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January 25, 2024

A Death Squad Mercenary Stops for a Lunch Break in El Salvador, ca. 1980s

Death squads in El Salvador were far-right paramilitary groups acting in opposition to Marxist–Leninist guerrilla forces, most notably of the Farabundo Martí National Liberation Front (FMLN), and their allies among the civilian population before, during, and after the Salvadoran Civil War. The death squads committed the vast majority of the murders and massacres during the civil war from 1979 to 1992 and were heavily aligned with the United States-backed government.

This iconic photo was taken by Derek Hudson during the Salvadoran Civil War in the 1980s. “The composition is near perfect...” The photographer said he bought the man a beer and “took three shots before he went ballistic.”

Here’s what he said about the incident and photo:

“I came across this guy during the civil war in El Salvador in the 1980s. He was one of a gang of mercenaries known as the Death Squad. We were in a rural backwater called Suchitoto, which at the time could best be described as a one-donkey town, and he was sitting in the local cafe having eaten his lunch, his revolver casually placed in front of him.

“I bought him a beer and, as he raised the bottle, managed to get three shots in before he went ballistic. He was swearing and called his friends with rifles over and pushed me about. I don’t know what would have happened if they’d realized I’d shot off some frames already. I realized I’d taken a big risk, but I didn’t think about it at the time. I quickly ordered more beers, hoping to calm them down, and then just left.

“I was working freelance. I’d been in Fleet Street and a photographer said: ‘Del Boy, get your arse over to New York and make a name for yourself.’ So I did, arriving on the night of the Life magazine relaunch party. I crashed it in the hope of making connections and things went from there.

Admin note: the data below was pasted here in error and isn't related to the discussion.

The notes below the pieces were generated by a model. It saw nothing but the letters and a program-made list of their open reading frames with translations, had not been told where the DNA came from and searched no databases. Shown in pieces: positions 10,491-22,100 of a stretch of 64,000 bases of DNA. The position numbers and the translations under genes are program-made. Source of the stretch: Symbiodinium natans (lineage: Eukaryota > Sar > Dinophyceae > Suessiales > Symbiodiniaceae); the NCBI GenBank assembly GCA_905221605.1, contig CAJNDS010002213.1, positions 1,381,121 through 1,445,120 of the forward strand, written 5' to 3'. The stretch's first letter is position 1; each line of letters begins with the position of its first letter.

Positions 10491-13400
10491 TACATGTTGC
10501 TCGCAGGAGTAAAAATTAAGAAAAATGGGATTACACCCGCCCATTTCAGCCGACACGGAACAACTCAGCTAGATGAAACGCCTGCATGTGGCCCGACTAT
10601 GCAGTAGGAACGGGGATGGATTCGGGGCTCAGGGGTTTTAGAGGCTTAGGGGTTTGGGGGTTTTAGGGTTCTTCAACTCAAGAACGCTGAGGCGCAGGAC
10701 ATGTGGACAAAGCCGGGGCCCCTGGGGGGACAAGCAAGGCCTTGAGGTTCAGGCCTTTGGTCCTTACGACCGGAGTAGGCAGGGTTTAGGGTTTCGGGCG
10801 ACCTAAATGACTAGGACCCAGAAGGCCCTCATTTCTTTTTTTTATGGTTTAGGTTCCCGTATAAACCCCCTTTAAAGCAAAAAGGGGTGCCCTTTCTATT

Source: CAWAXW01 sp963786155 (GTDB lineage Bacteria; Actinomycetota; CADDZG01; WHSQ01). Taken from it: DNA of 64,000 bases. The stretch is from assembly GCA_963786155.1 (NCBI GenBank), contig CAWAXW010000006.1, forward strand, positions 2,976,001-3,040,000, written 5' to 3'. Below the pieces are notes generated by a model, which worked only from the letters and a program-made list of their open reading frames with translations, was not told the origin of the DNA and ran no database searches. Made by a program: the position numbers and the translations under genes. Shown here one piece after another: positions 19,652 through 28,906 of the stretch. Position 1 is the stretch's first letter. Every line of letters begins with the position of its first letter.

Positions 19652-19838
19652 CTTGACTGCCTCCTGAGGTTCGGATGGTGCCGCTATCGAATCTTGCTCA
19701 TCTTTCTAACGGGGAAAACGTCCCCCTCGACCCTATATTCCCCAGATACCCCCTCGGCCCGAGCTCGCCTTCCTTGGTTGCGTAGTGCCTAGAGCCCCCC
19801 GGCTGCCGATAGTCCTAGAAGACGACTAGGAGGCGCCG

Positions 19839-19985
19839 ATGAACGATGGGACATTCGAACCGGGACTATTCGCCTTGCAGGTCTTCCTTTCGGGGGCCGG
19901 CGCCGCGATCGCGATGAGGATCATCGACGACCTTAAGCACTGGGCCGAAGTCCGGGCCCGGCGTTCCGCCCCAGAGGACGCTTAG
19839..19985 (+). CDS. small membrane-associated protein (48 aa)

“If you were a news photographer in New York in the 1980s, conflicts in Central America were part of the beat. I ended up going to El Salvador for weeks on end. The situation was perpetually confused – nobody really knew who was killing who. It was tense and dangerous, but there was a certain respect for the media. You felt protected in a vehicle marked “TV” or “Press”, unlike nowadays in places like Syria. Of course, we did get shot at, but rarely on purpose.

“The press would stay at the Camino Real hotel in San Salvador. On this day, we heard there’d been a massacre. We jumped in our vehicles and drove into the countryside, but couldn’t get past the army barricades, so stopped at this cafe for lunch. The shot’s composition strikes me as near perfect – surprising in the circumstances. The table is at the right angle and it all comes together: the plate and gun, the bottle in his mouth, the dirty flowery wallpaper behind.

“Nearly all photographers shot in black and white in those days. I developed the picture in my hotel bathroom, then sent the pictures via the Associated Press transmitter – an arduous process far removed from the immediacy of today. It’s a picture that’s remained a favorite, an offbeat moment behind the scenes of a civil war. I’ve worked in numerous conflict zones and it’s often difficult to compose pictures. Many of the shots I took in El Salvador were too gruesome to publish.”


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